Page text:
Tacrolimus-associated posterior reversible encephalopathy syndrome in hematopoietic allogeneic stem cell transplantation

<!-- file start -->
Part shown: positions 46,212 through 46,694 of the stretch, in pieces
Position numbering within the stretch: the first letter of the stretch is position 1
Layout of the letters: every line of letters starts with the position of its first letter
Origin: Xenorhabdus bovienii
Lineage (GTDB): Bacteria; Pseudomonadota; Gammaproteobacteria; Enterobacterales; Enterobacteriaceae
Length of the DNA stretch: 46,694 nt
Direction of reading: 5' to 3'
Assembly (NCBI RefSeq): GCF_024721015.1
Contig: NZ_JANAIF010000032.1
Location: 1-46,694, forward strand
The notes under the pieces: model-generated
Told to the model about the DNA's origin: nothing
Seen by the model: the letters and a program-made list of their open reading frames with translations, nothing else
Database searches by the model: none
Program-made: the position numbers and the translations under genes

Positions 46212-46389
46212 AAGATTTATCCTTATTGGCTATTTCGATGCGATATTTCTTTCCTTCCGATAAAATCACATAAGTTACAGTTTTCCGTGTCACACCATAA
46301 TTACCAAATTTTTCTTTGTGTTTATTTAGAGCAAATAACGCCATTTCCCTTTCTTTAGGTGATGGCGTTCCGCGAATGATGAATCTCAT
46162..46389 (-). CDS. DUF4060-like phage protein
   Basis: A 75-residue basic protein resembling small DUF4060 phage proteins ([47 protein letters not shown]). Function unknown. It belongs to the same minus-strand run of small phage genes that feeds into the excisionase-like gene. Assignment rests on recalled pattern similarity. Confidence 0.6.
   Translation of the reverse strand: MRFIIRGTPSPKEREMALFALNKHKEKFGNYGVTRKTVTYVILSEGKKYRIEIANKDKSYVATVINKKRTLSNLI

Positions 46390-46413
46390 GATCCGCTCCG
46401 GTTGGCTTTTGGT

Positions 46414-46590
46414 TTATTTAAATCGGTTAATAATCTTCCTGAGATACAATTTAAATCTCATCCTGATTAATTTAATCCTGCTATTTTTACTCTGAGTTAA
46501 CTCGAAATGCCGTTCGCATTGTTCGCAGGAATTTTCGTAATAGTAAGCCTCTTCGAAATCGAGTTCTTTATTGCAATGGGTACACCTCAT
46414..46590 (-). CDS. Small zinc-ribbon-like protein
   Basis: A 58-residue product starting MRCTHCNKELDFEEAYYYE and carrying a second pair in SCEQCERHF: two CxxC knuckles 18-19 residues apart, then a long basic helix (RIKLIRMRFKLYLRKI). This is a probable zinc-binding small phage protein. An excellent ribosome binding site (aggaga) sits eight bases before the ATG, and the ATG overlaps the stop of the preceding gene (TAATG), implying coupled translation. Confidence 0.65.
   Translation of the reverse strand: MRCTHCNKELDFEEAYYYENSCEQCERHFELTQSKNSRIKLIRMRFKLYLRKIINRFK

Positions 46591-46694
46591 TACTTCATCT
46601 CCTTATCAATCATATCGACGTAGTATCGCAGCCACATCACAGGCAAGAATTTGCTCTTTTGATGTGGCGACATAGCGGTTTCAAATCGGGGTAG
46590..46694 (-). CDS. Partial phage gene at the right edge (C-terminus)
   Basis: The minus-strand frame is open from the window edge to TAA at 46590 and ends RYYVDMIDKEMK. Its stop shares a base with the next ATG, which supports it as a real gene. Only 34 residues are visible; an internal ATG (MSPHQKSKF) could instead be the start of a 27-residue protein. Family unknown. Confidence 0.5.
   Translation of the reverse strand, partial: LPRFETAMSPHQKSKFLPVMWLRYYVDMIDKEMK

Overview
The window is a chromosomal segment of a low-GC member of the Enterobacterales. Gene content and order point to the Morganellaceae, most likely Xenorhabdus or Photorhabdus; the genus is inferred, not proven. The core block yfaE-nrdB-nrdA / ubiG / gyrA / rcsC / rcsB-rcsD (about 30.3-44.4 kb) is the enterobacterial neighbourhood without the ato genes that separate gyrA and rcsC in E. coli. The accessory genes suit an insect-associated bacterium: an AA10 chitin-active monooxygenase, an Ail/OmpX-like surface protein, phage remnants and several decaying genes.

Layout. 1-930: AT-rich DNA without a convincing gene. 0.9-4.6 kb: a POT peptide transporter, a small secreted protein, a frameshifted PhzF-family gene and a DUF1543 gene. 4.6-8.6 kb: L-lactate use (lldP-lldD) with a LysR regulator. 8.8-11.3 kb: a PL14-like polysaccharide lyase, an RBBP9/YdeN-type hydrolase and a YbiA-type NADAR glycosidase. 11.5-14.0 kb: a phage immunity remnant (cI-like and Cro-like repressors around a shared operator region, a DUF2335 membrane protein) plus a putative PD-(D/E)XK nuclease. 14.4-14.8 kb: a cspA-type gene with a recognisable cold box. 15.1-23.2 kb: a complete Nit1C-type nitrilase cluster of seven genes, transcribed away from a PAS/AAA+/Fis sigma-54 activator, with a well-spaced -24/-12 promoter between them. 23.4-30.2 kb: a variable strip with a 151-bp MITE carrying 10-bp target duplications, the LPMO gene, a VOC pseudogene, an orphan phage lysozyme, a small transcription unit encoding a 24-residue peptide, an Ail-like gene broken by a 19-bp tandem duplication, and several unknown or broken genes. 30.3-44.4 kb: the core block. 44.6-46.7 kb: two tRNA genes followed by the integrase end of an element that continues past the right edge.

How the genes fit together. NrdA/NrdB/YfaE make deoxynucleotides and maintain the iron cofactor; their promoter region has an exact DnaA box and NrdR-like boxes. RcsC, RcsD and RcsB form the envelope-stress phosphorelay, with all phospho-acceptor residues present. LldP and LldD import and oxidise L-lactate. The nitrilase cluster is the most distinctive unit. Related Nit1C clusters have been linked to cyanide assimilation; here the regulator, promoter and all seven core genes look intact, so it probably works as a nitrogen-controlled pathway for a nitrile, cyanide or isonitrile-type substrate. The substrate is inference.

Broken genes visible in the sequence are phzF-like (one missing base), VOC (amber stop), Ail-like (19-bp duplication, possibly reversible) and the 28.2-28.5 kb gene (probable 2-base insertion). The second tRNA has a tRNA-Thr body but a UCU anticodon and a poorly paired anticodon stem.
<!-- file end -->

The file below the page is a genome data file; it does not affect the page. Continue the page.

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Tacrolimus-associated posterior reversible encephalopathy syndrome (PRES) is a potential complication of allogeneic stem cell transplant (SCT). Due to the paucity of information on the management of PRES in SCT patients receiving tacrolimus, more information is needed on trends associated with the incidence of PRES and to characterize its management. A retrospective review was conducted of patients receiving tacrolimus for prevention of graft versus host disease (GVHD) after allogeneic SCT who developed PRES from September 2008 to July 2011. Nineteen patients were identified. Altered mental status, seizures, and visual abnormalities were experienced by 78.9%, 52.6%, and 31.5% of the patients, respectively, at time of PRES onset. Compared with baseline, patients with PRES were likely to have an increase in mean arterial pressure (P < 0.0001) and serum creatinine. Elevated tacrolimus levels and hypomagnesemia were not observed with PRES onset. Tacrolimus was managed in three general strategy groups: not held, held then continued, and switched to another agent. Survival was defined as survival to discharge from PRES hospitalization. When tacrolimus was not held, held then continued, or switched to another agent, 40% (2 of 5), 40% (4/10), and 50% (2/4) survived to discharge, respectively. PRES was associated with high blood pressure and adequate blood pressure control should be part of its management. No management strategy pertaining to tacrolimus usage appeared more beneficial over another. Am. J. Hematol. 88:301–305, 2013. © 2013 Wiley Periodicals, Inc.

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